Degrowth can have the power to improve our lives if we do not succumb to it through a societal collapse. Now, when we ask ourselves What comes next?, we must ask What will we be proud of? and What do we have to redistribute?


Bubble diagram with 3 main branches breaking down my definition of degrowth: degrowth applied, degrowth in architecture, and degrowth in design

Georgios Kallis defined sustainable degrowth as an “equitable downscaling of production and consumption that increases human wellbeing and enhances ecological conditions.” Our current rates of consumption are testing the biophysical limits of Earth. Reducing these ecological demands is the only way to decrease the rate in which we meet those limits, and in doing so we must also create the conditions for resilient ecosystems and enhancement of life.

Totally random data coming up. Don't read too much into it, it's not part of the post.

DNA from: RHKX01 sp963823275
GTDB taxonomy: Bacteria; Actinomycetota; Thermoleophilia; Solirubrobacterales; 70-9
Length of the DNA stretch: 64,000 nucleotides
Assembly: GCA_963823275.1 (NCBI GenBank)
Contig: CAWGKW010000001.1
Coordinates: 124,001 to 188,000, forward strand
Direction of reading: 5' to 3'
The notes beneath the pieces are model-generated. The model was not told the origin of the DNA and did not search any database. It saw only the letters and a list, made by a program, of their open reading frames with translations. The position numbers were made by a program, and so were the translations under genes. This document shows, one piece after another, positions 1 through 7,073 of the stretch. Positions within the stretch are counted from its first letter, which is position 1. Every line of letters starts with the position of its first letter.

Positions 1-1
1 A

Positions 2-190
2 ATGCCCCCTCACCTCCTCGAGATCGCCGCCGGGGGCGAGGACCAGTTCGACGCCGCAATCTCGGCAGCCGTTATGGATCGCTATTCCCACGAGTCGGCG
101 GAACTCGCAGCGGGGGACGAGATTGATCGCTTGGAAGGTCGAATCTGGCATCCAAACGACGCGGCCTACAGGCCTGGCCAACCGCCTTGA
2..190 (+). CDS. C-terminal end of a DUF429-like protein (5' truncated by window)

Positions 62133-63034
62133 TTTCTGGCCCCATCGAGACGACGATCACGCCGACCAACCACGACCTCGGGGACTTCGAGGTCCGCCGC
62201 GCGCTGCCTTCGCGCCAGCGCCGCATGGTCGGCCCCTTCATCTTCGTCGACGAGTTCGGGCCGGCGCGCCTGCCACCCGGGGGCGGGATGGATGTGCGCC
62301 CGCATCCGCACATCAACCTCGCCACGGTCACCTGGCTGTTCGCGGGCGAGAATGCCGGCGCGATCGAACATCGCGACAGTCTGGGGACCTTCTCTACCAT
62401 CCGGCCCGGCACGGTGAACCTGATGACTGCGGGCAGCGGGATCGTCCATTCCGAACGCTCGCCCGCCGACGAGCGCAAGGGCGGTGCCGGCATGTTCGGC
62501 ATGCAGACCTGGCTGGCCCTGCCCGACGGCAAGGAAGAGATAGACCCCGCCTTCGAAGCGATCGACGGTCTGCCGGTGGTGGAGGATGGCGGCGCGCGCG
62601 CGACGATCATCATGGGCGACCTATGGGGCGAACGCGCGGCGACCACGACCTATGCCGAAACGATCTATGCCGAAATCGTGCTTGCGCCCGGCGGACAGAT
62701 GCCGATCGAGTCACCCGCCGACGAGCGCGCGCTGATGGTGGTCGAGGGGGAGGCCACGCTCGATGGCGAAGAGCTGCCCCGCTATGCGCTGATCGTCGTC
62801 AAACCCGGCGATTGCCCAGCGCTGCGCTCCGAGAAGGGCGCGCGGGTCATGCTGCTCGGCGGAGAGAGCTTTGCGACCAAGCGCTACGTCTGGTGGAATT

Providence Gas Company Purifier House (1900)

A long-standing witness of an ever evolving industrial waterfront. 

The choice of the former Providence Gas Company Purifier House (1900) for my site was a deliberate one in giving a convivial new life to one that played a critical role in the fossil fuel industry. I think there is great symbolic and functional value in transforming old energy infrastructure into social infrastructure.

200 Allens Ave is a large, four-story, steel frame, reinforced concrete and brick industrial building located at the corner of Allens Avenue and Public Street on the Providence Harbor. It is a long, narrow building  (41’ x 178’), oriented east-west, with an elliptical arched roof and a four-story stair tower in the center of its north elevation.